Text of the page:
• You’re welcome; I want to point out also that your scheme is entirely reasonable, and in fact in my first draft of this article I was considering using a hash set of edges, where edges were data structures, which is very similar to your proposal. It would be perfectly workable; I just realized that I didn’t *need* that additional mechanism.

  5. Nit-pick: There’s a slight lacunae with your three-bullet definition of a graph. After the definition is provided, an assertion is made that the definition contains an implication regarding the concept of “value” though the term “value” has not been defined (or even referred to). In the context of what comes later, the meaning is certainly clear, though the reader needs to skip ahead to do so.

    • I was also confused by the lack of talk of “value” in the definition, Although I think “value” itself was understood to mean “instance of the node/edge type”. I was more confused because it wasn’t clear that “duplicate” edges meant only in value and not in what nodes it connected. Still, that very next paragraph explained it.

        • Maybe I’m just caught off guard by the “an edge is an arbitrary type” idea. I’m used to thinking of a nodes as having explicit value of arbitrary type (like a linked list with many “next” pointers); nodes were clearly defined by their value. However, when I think of edges I think of a thin connection between two nodes. It took me an extra few brain processor cycles to realize that edges were real, individual entities defined by value just like nodes; their “edginess” is just a factor of how they’re being arranged in the greater data structure.

          • Indeed, we’re not used to thinking of the “arrows” in, say, a linked list, a tree or a dictionary as themselves having associated values, except in fairly exotic cases such as tries or DAWGS, or in the trivial cases of the arrows being called “left” and “right”, or “next” and “previous”. But in a labeled directed graph, the fundamental thing we’re manipulating in the data structure is an arrow, so it makes sense to make that every bit as “first class” as a node.

          • Graphs are fun stuff. The edges as an entity idea is a useful concept, especially when doing analysis.

            In biological pathways, some graphs could be modeling metabolism, which then your nodes are metabolites (e.g. sugar) and your edges are enzymes.

            Other graphs could be modelling signal transduction (e.g. how the brain sends a signal to move a muscle). The nodes are proteins, and the edges are interactions (activation, repression).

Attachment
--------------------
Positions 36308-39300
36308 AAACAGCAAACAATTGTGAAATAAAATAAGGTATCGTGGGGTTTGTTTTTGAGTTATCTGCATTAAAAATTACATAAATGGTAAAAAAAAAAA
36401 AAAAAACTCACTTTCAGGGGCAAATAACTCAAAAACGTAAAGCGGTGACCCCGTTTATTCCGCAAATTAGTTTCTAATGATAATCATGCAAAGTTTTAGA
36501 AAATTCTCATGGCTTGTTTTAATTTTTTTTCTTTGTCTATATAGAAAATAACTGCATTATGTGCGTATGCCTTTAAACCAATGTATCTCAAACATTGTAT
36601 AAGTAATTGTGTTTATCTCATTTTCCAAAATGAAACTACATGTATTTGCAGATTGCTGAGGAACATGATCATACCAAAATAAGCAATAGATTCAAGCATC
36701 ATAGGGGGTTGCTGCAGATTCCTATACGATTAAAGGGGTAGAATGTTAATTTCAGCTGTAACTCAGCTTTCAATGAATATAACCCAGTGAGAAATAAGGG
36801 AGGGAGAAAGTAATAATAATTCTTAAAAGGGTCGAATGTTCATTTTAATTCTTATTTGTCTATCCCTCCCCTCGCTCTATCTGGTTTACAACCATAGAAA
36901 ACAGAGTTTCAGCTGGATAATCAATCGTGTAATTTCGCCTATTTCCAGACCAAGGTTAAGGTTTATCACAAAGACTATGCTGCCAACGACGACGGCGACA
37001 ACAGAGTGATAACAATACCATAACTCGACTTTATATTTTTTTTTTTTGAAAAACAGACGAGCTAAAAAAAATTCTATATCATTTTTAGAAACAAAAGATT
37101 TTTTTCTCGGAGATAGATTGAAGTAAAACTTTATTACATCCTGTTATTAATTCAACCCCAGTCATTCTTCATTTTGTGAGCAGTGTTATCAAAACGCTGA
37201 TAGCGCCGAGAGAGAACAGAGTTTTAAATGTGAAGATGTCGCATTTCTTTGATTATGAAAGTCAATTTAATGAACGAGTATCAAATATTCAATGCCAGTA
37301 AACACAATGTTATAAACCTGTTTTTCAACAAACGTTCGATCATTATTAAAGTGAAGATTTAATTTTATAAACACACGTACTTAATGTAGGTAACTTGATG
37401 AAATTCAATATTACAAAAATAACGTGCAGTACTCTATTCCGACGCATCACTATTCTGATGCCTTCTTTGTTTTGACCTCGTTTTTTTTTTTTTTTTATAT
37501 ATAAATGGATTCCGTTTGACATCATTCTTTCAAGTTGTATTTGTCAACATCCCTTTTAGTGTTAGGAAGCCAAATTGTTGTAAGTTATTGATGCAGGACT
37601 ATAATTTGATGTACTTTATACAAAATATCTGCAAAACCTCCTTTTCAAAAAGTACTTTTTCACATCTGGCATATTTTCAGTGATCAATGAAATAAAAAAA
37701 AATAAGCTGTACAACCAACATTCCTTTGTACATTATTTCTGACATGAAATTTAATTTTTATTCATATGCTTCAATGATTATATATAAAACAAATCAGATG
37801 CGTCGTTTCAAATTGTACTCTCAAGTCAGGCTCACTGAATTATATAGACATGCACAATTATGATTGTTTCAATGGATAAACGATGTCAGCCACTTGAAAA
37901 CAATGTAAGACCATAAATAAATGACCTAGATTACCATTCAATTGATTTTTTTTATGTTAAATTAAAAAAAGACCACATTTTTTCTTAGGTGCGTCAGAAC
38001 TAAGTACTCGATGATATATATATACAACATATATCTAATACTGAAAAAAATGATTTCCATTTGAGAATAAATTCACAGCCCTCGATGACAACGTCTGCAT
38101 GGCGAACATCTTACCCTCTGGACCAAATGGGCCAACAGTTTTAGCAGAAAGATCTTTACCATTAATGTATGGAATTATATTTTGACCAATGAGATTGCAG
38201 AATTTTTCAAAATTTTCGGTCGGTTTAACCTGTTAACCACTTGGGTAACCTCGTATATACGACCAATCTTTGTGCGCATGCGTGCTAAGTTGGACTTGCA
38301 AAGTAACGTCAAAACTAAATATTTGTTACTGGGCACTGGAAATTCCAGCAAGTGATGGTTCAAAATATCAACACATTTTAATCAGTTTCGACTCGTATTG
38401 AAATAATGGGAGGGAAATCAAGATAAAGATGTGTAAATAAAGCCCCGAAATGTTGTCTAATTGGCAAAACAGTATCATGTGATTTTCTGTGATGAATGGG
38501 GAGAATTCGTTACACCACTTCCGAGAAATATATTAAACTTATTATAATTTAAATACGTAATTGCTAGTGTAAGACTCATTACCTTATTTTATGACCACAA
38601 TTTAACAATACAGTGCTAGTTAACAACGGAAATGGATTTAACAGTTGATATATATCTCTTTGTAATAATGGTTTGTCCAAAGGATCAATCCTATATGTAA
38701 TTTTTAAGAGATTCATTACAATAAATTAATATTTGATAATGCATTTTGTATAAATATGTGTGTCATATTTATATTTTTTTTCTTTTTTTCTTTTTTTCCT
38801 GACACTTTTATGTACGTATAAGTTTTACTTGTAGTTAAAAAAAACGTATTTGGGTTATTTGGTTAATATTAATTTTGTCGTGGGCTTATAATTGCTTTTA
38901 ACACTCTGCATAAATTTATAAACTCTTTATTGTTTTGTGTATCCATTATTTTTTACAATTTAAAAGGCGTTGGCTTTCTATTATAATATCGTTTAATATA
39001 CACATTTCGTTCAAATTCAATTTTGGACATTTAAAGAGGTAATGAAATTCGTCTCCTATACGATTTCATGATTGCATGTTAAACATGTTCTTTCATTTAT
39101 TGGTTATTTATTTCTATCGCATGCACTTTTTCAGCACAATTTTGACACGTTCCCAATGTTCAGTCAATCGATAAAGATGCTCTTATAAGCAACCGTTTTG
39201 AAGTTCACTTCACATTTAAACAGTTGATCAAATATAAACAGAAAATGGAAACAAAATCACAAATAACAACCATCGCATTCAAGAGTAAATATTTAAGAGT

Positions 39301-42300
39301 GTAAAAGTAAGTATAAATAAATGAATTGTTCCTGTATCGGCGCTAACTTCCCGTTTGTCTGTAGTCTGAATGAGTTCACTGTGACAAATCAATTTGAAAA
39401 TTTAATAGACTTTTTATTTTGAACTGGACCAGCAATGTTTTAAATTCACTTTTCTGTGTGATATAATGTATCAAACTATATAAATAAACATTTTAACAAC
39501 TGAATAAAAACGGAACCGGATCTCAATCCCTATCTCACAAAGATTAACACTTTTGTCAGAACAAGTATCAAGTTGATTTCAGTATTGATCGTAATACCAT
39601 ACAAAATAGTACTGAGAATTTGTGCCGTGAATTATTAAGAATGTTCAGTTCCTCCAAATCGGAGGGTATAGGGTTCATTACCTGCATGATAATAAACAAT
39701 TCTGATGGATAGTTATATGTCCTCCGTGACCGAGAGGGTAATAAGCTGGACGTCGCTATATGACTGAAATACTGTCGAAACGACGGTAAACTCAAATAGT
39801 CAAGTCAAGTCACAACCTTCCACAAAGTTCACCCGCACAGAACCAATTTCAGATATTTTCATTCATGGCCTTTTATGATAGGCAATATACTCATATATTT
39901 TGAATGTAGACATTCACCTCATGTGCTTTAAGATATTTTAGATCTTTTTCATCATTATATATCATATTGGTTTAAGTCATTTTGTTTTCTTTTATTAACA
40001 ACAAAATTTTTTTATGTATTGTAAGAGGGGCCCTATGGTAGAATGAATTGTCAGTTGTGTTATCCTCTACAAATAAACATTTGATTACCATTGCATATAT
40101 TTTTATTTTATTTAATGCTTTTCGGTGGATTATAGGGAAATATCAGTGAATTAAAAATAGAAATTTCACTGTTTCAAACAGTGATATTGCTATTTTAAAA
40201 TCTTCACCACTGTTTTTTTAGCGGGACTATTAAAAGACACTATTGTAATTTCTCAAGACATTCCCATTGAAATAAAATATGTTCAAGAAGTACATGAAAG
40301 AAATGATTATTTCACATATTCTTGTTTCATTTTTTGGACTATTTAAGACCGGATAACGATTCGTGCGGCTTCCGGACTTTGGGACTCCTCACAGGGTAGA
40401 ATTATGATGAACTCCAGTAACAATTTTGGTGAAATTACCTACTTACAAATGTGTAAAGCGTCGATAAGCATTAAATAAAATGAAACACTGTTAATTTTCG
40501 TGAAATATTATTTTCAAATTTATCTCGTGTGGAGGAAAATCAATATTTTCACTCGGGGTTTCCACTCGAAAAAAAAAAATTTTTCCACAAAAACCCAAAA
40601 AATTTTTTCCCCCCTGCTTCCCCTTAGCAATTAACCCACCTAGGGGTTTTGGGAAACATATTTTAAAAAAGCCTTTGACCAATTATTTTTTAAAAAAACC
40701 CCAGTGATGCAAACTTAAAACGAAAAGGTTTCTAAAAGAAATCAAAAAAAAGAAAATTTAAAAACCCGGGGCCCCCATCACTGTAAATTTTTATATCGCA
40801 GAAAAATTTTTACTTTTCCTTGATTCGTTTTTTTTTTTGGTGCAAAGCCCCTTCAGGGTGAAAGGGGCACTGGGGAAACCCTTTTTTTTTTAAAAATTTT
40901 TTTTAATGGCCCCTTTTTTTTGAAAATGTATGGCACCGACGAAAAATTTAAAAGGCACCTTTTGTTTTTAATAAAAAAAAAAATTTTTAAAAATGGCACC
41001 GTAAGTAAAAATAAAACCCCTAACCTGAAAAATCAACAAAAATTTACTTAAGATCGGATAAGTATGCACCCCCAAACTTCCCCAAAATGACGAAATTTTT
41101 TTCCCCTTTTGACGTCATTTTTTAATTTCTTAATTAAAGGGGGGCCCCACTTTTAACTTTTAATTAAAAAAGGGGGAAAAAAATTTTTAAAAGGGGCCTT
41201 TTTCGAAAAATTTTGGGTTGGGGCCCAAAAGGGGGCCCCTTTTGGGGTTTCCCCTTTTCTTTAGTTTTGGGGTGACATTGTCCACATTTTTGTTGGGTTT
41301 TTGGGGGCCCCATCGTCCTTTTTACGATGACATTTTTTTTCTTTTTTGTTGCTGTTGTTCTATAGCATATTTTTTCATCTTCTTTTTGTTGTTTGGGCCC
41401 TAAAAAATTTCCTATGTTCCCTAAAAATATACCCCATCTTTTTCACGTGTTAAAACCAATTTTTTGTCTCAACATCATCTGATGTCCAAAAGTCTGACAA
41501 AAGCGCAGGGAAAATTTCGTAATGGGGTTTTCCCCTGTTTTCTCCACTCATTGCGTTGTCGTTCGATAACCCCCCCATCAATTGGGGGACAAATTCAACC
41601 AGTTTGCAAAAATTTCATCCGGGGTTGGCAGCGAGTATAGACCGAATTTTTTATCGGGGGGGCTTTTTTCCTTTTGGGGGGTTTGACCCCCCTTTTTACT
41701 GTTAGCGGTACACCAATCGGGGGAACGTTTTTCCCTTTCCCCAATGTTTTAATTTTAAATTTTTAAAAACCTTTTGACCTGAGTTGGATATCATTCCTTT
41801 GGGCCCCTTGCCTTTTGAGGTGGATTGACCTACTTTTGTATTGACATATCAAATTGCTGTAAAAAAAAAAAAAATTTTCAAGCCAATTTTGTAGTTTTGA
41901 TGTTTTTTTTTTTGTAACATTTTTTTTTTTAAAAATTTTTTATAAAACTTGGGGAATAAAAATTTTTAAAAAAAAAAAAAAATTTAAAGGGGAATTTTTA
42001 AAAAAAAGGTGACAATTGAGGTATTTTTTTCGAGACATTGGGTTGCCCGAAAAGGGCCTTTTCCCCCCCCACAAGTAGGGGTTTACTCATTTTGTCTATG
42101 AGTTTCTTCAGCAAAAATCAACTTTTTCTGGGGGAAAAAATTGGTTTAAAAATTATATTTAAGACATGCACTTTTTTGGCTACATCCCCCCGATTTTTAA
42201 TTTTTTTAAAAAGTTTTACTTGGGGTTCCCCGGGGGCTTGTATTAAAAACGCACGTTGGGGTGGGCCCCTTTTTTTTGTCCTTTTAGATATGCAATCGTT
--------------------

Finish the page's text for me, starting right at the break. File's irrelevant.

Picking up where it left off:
I think this will be a fun group of posts.

  6. Pingback: Eric Lippert on Graph Traversal | Dom's Code

  7. Pingback: The Morning Brew - Chris Alcock » The Morning Brew #1727

  8. Great post (also the previous series about combinations)!
    Coming from a formal background I always find it astonishing how enumerator blocks + Linq allow for extremely declarative solutions to such problems in C#.

    I already came up with a very slim solution for the traversal problem and cannot wait to compare it to yours (maybe I will also share my code in the next post).

    PS: It seems that your sample graph is missing the .AddEdge(“Deep Canyon”, “Dam”, “East”) edge.

  9. Pingback: Graph traversal, part two | Fabulous adventures in coding

  10. “public readonly static ImmutableDirectedGraph Empty = new ImmutableDirectedGraph( ImmutableDictionary<N, ImmutableDictionary>.Empty);”
    Or, for readable code, use F# 🙂

    • Seriously, for this series (and the previous) it was tempting. Languages like F# make this sort of thing much more concise. That said, this is a pretty small implementation detail.

  11. Taking a stab at removal – including edges pointing to the removed node…

    public ImmutableDirectedGraph RemoveNode(N node)
    {
    if (graph.ContainsKey(node) == false)
    return this;

    var query = graph
    //Only the nodes with an edge to the node to be removed
    .Where(kvp => kvp.Value.ContainsValue(node))
    //select both the start node and the selection of edges where
    //the node to be removed is actually the destination
    .Select(kvp => new
    {
    kvp.Key,
    Value = kvp.Value
    //where within nodes the value (node) is the node to remove
    .Where(kvp2 => kvp2.Value.Equals(node))
    //Get the entire KeyValuePair so we know
    //which edge (key) to pair with the start node (prior query)
    .Select(kvp2 => kvp2)
    });
    var retVal = new ImmutableDirectedGraph(graph.Remove(node));
    foreach (var startNode in query.Select(a => a.Key))
    {
    foreach (var edge in graph[startNode]
    .Where(kvp => kvp.Value.Equals(node))
    .Select(kvp => kvp.Key))
    {
    retVal = retVal.RemoveEdge(startNode, edge);
    }
    }
    return retVal;
    }

    and RemoveEdge is trivial…

    public ImmutableDirectedGraph RemoveEdge(N start, E edge)
    {
    if ((graph.ContainsKey(start) && graph[start]
    .ContainsKey(edge)) == false)
    return this;
    return new ImmutableDirectedGraph(
    graph.SetItem(start, graph[start]
    .Remove(edge))
    );
    }

    Keeping track of the key relationship to the value in the nested dictionary was challenging and lead to what feels like a naive implementation. Would like see more clever approaches.

  12. Pingback: Producing combinations, part five | Fabulous adventures in coding